Medicare & Medicaid Audits in Illinois
Over 40 years of experience defending healthcare providers in Medicare and Medicaid investigations and audits
Medicare Audit Defense
In today’s regulatory environment, healthcare providers are under greater scrutiny than ever before. A single overpayment notice can ask a healthcare provider to repay hundreds of thousands or even millions of dollars. A single medical records request from CMS or one of its contractors can ask for information and medical records supporting dozens of Medicare claims. Responding to a medical records request is not a task that should be taken lightly. Not all audits are the same. CMS uses a number of different programs and contractors to review healthcare provider’s claims. While some audits are focused on educating healthcare providers and identifying underpayments to healthcare providers, others are focused on identifying overpayments or even detecting fraudulent billing practices.
If you have received a medical records request from CMS or notification that an audit has been initiated, it is important that you understand the type of contractor conducting the review and the objectives of the audit.
Unified Program Integrity Contractors (UPICs)
UPICs (formerly known as Zone Program Integrity Contractors) perform fraud, waste, and abuse detection, deterrence and prevention activities. UPICs use a variety of techniques to identify and address potentially fraudulent billing practices, including pre-payment review, which can be devastating for a healthcare provider because the provider must submit documentation and often times complete the appeals process before receiving payment for services rendered.
Medicare Administrative Contractors (MACs)
MACs have many functions, such as handling enrollment issues and claims processing. MACs are also responsible for addressing billing errors involving services that are not covered or not coded correctly. MACs review claims to determine proper payment amounts and adjust or deny payments if the reviewers find the services to be not reasonable or medically necessary, or find that the claims submitted do not properly reflect the services furnished. If the MACs find healthcare providers whose claims have high error rates, they can put the providers on additional post-payment or pre-payment reviews.
Targeted Probe and Educate Audits (TPE)
The TPE program is used with healthcare providers who have high denial rates or unusual billing practices. If a healthcare provider is chosen for the program, the goal is to help him or her quickly improve by identifying common errors in claim submissions. Providers who are selected for this program receive a letter from their MAC notifying of the TPE audit. The MAC will review a sample of the healthcare provider’s claims and supporting medical record documentation. If some of the claims are denied, the provider is invited to a one-on-one education session and given 45 days to make changes and improve. TPE audits result in overpayments appealed through the Medicare appeals process. In addition to a Medicare overpayment, healthcare providers and with claims errors following three rounds of TPE review may be referred to CMS for further disciplinary actions.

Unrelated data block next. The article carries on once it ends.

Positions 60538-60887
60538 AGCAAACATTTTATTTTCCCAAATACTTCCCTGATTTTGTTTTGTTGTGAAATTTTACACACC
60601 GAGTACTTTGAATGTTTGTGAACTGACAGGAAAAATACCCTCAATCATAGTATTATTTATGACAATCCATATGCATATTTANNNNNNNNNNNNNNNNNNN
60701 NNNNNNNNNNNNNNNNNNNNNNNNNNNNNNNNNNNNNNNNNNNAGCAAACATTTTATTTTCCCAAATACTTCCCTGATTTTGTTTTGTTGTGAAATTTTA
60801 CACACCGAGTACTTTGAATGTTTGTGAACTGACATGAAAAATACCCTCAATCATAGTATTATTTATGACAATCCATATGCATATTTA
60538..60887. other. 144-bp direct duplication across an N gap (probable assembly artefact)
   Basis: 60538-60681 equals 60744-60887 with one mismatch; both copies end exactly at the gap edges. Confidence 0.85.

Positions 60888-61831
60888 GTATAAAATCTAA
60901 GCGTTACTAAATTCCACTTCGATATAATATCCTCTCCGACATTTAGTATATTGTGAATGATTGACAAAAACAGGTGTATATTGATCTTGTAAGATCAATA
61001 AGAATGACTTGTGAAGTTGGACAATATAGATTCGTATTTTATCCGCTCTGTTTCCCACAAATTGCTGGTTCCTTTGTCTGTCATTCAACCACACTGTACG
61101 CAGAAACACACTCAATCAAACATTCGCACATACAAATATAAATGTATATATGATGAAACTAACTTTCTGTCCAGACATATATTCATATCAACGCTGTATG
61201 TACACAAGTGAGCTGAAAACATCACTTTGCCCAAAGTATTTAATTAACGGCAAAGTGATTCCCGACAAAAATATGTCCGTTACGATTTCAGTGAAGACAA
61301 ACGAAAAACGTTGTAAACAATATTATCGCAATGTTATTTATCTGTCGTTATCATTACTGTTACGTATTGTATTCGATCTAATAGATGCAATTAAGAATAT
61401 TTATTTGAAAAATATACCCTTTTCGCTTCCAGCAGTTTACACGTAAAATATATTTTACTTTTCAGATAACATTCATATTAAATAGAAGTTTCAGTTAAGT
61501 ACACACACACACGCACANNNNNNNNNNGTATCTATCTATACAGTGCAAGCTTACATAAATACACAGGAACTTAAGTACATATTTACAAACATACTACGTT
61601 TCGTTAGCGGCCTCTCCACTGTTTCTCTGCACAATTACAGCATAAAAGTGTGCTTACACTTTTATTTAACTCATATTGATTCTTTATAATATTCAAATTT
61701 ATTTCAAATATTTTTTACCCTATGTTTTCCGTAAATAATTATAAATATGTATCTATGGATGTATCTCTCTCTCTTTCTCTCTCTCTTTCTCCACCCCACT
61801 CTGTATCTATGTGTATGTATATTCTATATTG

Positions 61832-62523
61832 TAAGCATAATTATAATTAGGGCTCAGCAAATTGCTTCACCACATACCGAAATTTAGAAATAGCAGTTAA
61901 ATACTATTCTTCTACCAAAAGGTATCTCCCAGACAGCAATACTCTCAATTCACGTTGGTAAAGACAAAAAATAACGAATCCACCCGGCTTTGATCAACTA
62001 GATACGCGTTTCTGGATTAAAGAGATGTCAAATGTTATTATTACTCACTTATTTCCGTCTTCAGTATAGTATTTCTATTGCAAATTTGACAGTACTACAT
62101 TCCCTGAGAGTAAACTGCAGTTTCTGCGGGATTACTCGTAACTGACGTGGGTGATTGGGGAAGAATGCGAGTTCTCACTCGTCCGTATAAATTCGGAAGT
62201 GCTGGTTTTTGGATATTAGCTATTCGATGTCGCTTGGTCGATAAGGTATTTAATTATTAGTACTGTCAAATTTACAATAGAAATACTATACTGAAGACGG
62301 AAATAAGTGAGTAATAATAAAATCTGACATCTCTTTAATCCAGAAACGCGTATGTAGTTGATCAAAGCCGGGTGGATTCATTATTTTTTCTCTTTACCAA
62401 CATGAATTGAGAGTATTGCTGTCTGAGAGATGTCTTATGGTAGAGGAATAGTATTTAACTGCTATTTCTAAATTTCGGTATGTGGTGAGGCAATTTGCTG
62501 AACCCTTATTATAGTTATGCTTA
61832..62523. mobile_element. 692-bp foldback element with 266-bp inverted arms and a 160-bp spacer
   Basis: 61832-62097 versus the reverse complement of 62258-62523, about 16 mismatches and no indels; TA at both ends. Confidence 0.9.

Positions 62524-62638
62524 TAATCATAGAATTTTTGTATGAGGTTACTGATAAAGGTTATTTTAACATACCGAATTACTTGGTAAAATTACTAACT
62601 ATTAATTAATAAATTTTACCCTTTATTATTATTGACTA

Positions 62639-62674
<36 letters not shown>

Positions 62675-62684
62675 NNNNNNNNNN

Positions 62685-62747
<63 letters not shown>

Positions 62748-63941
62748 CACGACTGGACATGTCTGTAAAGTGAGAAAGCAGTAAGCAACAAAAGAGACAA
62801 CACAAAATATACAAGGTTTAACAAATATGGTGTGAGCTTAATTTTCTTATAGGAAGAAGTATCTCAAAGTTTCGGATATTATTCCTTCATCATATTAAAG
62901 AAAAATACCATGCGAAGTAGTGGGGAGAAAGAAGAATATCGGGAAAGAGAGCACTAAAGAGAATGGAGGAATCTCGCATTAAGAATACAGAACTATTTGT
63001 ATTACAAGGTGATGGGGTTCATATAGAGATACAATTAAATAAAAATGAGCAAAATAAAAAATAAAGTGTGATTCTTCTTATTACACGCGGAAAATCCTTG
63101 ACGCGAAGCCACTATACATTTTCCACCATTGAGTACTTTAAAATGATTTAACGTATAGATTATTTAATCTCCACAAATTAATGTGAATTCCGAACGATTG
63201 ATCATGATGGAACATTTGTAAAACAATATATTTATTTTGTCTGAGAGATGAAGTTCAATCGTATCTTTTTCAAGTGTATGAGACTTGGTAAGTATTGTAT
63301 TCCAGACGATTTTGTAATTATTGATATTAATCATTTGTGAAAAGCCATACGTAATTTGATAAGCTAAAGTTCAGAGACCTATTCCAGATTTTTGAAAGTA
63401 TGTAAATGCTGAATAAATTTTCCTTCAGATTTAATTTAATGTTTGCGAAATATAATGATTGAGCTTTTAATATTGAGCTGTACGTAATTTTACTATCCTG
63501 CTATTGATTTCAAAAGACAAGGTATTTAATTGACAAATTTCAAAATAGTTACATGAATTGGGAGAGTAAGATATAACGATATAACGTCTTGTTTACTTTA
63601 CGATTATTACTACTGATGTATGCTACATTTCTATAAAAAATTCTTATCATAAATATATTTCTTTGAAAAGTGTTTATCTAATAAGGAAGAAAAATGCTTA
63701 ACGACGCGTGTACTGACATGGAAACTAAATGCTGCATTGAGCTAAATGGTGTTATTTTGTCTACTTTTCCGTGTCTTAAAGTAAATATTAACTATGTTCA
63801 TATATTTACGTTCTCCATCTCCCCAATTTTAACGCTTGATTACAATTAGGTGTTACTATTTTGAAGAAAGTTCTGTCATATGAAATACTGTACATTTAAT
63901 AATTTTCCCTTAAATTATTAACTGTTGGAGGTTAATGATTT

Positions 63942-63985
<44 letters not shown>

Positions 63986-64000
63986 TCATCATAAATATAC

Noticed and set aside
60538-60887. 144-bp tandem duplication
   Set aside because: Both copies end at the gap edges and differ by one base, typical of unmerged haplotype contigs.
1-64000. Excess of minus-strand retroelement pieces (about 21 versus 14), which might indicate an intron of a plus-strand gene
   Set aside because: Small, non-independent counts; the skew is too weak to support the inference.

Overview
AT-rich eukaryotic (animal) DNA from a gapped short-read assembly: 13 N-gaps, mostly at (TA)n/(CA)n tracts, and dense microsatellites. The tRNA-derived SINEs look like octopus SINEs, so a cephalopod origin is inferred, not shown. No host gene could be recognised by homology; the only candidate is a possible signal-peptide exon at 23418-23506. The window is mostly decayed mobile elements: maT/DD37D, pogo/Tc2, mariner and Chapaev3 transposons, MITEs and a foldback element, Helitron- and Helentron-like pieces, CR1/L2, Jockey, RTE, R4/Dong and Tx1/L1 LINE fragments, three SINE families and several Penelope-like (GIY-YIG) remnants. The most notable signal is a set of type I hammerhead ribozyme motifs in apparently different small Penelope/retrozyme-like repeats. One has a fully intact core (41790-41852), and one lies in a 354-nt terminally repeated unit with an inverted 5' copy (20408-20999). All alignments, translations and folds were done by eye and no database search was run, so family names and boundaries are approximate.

Comprehensive Error Rate Testing (CERT)
The CERT program was designed to determine the underlying reasons for claim errors and to develop action plans to improve compliance with payment, claims processing, and provider billing requirements. The main focus of the CERT is to obtain a general error rate rather than to identify underpayments or overpayments of a single provider or entity. The CERT contractor randomly selects a sample of Medicare claims and requests medical records and supporting information from the providers who submitted the claims. The CERT sends information on both overpayments and underpayments to the carrier or MAC. The MAC then recovers overpayments or pays underpayments.
Recovery Audit Contractors (RACs)
RACs review claims on a post-payment basis. They identify and correct improper payments through the detection and collection of overpayments and underpayments to healthcare providers for services provided to Medicare beneficiaries so that the CMS can implement actions that will prevent future improper payments. RACs are paid on a contingent fee basis, and are therefore incentivized to identify overpayments.
If you have received a letter requesting medical records and information relating to Medicare claims, it should not be taken lightly. Requests for medical records sometimes precede other administrative sanctions, such as payment suspension, pre-payment review, revocation, termination, or the imposition of civil monetary penalties. It is important that you contact an experienced healthcare attorneys who can help you identify the type of audit being conducted and advise you about the audit process itself. Goldberg Law Group’s attorneys represent all types of providers facing audits, investigations, revocations, terminations, exclusions, and other civil and administrative sanctions.
Once an overpayment has been identified, the process for appealing Medicare claims denials is the same regardless of which contractor conducted the audit. The Medicare appeals process contains five levels of review performed by different entities. Each level of review has different time limits for filing. The following is an overview of the Medicare appears process: